Mapping a Killer

Mapping a Killer
Someone dies from tuberculosis every 20 seconds, yet there's still no effective vaccine. Our groundbreaking map of the Mycobacterium tuberculosis gene regulatory network lays the foundation for new treatments. Learn More > >

Unlocking Malaria

Unlocking Malaria
Victims of cerebral malaria often die from malaria-induced blood clots. Seattle BioMed’s Joe Smith, Ph.D., and a global team, pinpointed the lock-and-key mechanism that allows clots to form. Learn more >>


June's issue of Discover features Stefan Kappe discussing work underway to develop malaria vaccines at Seattle BioMed. While the full article is only available to magazine subscribers, you can check out a preview here.

Dr. Ken Stuart is honored to recieve the Alice and C.C. Wang Award in Molecular Parasitology. The award recognizes scientific leaders currently making novel and significant discoveries on the biology of parasitic organisms.     >> More

HIV/AIDS Vaccine Work 
In collaboration with four other organziations, Seattle BioMed announces a $9.8M grant from the NIH to advance neutralizing antibody reserach from preclinical to clinical trials.   More >>

At Seattle BioMed, we are tipping the fight against infectious disease.  We put HIV, tuberculosis and malaria scientists under one roof with systems biology experts to work on our only agenda: to do science that accelerates progress and improves lives. >> Watch our video

 

While great strides have been made, nearly 216 million contract malaria every year. As many as 600,000 lives, mostly children under age 5, are lost annually. World Malaria Day 2014's theme is "Invest in the Future. Defeat Malaria." >>Find out how we are helping to understand this deadly pathogen.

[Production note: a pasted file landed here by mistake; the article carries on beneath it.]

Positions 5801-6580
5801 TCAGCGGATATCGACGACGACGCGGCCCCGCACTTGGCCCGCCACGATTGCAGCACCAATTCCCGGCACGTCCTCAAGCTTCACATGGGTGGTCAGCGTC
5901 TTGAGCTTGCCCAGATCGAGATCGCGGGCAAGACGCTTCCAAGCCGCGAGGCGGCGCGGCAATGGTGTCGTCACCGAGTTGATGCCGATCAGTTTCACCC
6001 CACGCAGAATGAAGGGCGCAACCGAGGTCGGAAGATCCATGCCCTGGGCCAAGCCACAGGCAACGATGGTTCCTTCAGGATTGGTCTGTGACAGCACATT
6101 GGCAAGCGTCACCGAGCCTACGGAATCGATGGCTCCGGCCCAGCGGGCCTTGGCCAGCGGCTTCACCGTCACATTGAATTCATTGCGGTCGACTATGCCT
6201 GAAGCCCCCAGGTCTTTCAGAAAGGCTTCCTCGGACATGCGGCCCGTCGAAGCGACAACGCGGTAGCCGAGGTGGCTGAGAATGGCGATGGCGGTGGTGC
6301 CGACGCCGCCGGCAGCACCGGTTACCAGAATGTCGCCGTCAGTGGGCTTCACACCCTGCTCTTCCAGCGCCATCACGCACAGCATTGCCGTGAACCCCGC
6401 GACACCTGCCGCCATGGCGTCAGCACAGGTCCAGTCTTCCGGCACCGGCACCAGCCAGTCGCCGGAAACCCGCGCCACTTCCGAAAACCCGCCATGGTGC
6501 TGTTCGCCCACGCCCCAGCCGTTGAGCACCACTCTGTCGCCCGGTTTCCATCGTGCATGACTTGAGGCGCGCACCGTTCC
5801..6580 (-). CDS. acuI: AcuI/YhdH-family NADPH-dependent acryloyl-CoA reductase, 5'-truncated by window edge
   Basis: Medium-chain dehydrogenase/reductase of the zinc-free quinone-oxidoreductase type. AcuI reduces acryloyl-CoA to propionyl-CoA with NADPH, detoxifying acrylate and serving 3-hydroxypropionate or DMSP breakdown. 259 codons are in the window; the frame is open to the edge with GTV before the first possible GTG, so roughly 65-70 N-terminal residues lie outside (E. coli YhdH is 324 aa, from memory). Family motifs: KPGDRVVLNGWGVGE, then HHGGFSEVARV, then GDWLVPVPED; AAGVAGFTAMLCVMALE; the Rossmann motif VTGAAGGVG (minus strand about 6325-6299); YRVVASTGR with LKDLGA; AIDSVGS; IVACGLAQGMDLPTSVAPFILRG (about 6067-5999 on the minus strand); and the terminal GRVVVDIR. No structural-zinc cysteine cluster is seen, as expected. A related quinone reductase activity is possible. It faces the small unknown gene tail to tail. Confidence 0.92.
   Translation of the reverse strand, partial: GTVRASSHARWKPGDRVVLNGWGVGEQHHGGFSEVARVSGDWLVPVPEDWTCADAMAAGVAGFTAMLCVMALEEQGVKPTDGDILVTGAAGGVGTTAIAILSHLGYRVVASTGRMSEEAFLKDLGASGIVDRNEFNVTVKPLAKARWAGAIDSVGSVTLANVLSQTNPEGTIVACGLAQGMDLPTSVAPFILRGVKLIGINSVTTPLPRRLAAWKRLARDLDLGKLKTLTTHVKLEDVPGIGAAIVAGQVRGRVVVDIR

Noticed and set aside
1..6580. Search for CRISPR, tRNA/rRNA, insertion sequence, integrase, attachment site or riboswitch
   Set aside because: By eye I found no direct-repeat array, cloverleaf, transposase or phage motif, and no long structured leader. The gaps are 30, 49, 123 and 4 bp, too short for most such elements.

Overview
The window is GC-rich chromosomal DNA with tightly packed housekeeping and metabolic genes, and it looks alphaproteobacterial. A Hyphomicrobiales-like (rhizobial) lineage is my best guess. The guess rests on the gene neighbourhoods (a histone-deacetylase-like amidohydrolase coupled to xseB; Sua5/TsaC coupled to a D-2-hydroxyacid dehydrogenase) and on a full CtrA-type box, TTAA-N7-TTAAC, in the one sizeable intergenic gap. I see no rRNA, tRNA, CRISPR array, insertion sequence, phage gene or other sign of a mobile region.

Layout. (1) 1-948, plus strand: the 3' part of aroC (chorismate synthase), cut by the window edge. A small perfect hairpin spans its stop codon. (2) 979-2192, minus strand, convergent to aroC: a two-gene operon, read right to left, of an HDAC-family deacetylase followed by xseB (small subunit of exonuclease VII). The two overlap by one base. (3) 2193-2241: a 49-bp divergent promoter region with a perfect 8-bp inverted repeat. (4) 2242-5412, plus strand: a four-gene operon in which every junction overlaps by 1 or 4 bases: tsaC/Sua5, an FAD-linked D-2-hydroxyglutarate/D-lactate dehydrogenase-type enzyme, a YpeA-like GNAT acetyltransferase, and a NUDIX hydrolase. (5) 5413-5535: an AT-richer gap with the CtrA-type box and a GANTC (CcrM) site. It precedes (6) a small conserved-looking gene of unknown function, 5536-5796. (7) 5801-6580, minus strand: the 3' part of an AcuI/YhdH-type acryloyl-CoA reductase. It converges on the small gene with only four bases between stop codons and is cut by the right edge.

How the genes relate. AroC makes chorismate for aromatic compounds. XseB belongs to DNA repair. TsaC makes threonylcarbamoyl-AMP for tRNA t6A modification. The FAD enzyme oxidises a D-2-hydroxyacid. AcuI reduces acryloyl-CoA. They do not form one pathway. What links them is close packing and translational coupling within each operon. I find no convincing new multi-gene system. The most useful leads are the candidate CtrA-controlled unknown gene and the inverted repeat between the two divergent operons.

Novel Agents Capable of Killing TB Identified

Researchers in the lab of Professor David Sherman, Ph.D., have developed and screened several compounds with antibacterial properties capable of destroying Mycobacterium tuberculosis (Mtb), the bacterium that causes TB. These compounds, called anti-folates, block the folate pathway, which is responsible for the synthesis of the essential cellular building blocks, without which Mtb cannot survive. The results of this study were published in the June issue of the journal Chemistry and Biology.  More >>

Scientist spotlight: Dan Zak, Ph.D.

With formal training in chemical engineering and a passion for playing the sarod (stringed instrument from India) Scientist Dan Zak brings a unique and valuable skill set to Seattle BioMed. Dan took a moment to answer a few questions; read the interview

News + Events

Seattle BioMed and Yecuris Team Up to Identify Novel Vaccine and Drug Candidates for Malaria
Seattle BioMed and the Yecuris Corporation today announced that they are to begin testing of novel intervention strategies for
Drug Delivery Via Mosquito - Discover Magazine
July 24, 2014

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